…things seem “stable” but really, that’s just a convenient lie that we’ve all bought into. Things aren’t stable, behind the scenes (and sometimes spilling onto message boards and websites) people are very worried. Fans, Retailers, Publishers. Distributors. But the thing that to me is the most disconcerting and heralds the biggest change? Diamond Comics Distributors drastically raising their order minimums. They did this a few months back. This action has shaken a lot of publishers out of the industry, and it’s meant some pretty bad things for a lot of people. But really, and realistically, The Previews catalogue is not any better or of higher quality than it was a year ago. I am reminded of this the last Tuesday of every month, when I race through that thing at break-neck speed, It’s just as tough a slog with most of the same bright spots as before. Hell, 100 pages each of Marvel and DC is more than enough to depress you on its own. But what the increased order minimums have really done is make my job as a retailer much more difficult. Why? Because of the things have been taken out of the catalogue that I have to go hunting for.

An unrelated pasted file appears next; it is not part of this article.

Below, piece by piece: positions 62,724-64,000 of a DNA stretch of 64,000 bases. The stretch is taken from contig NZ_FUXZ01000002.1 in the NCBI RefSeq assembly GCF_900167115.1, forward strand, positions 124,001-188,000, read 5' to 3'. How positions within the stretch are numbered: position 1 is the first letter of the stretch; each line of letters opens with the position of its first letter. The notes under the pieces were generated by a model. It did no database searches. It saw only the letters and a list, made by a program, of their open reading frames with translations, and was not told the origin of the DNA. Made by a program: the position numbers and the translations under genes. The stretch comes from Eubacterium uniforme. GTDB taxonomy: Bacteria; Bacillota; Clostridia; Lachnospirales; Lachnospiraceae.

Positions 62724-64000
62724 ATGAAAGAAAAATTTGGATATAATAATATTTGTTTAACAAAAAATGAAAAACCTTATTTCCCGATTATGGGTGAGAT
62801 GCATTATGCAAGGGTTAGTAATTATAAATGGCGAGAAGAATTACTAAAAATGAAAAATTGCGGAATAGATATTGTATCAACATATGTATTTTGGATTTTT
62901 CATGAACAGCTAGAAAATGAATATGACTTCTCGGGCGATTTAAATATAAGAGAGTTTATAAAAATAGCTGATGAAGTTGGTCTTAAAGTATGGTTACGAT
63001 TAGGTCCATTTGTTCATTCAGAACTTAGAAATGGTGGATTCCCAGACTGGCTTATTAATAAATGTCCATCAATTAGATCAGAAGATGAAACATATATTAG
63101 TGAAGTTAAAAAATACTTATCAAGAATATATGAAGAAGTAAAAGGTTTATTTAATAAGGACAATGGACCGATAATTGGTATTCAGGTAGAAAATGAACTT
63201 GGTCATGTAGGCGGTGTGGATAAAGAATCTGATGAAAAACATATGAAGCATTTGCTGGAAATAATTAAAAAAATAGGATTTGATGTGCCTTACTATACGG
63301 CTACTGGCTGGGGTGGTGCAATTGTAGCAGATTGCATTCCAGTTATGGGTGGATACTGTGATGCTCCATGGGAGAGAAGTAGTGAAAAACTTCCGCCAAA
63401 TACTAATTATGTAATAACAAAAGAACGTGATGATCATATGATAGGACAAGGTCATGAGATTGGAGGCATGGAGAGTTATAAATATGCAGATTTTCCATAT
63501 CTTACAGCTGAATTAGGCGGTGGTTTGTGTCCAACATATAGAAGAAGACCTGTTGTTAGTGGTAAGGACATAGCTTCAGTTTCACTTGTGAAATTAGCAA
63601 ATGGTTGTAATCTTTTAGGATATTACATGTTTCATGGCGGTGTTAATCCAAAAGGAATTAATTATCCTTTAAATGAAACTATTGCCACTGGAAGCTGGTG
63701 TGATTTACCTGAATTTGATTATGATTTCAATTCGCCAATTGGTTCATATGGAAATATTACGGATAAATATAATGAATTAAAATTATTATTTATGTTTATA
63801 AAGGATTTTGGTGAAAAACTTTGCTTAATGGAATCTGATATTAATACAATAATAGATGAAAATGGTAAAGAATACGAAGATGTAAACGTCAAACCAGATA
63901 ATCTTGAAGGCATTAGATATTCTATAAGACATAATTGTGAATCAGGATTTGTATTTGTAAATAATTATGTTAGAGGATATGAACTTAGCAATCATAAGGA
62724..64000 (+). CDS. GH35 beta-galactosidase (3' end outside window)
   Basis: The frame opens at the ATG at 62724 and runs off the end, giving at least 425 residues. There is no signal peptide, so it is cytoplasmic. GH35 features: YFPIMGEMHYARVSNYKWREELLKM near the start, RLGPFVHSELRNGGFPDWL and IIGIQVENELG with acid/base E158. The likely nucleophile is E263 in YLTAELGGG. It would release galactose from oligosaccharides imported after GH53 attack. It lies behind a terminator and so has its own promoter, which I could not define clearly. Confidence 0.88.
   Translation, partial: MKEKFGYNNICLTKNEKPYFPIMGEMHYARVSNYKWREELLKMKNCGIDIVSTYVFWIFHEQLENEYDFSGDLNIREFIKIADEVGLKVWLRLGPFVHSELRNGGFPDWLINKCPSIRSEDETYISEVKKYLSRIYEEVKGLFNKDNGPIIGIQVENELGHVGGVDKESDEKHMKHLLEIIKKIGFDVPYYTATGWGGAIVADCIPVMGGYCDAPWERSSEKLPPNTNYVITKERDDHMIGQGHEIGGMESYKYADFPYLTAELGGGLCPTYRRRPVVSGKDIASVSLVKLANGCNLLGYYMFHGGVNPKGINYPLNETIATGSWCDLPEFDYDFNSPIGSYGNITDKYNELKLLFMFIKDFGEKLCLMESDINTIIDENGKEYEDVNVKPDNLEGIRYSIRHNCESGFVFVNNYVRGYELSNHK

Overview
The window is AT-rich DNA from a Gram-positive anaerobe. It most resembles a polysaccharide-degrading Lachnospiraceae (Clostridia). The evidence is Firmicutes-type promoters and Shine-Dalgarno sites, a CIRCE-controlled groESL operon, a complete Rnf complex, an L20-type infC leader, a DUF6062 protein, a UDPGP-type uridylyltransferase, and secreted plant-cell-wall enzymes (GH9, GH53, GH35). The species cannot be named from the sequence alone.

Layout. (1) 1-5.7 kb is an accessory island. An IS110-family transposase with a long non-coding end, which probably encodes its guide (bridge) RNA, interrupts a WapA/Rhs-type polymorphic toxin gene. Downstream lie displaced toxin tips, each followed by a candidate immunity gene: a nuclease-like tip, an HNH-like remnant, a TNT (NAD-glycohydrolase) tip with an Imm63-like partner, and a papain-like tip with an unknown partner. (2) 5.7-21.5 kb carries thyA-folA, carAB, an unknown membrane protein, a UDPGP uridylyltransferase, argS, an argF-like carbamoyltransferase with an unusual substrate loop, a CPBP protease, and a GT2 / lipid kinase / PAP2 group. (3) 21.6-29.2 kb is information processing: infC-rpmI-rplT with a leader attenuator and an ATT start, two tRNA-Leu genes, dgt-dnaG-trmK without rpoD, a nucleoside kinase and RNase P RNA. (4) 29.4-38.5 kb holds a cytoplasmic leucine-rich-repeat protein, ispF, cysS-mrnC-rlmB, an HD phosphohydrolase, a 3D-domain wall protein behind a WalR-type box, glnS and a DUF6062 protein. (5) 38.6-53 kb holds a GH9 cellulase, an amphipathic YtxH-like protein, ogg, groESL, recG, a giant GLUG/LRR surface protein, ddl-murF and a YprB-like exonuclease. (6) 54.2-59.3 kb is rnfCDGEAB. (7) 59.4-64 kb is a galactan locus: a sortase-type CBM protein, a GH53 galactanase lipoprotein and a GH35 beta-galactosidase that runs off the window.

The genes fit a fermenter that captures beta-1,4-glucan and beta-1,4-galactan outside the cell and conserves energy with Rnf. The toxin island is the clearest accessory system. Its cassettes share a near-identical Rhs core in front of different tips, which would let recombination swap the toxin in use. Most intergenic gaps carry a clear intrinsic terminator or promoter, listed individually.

Butcher uses the example of a Yen Press manga that isn’t listed in Diamond as the gateway to his discovery that Yen Press’s complete output is not carried by Diamond any more. This, in turn, leads Butcher to use an alternative distributor source through which he can order the entire Yen output.
I can do my job as a Direct Market Comic Book Specialty Store by going outside of the Distributor of the Direct Market of Comic Book Stores. You gotta admit, that’s pretty fucked-up.
We’d quibble with that a little– doing business with multiple distributors is something most retail outlets have to deal with, so for those retailers willing to put on their big boy pants, it’s perfectly fine. But as a symbol of the impending revolution of multiple distribution channels, some not even print based, the rest of Butcher’s essay presents a nice summation of these unsettled times.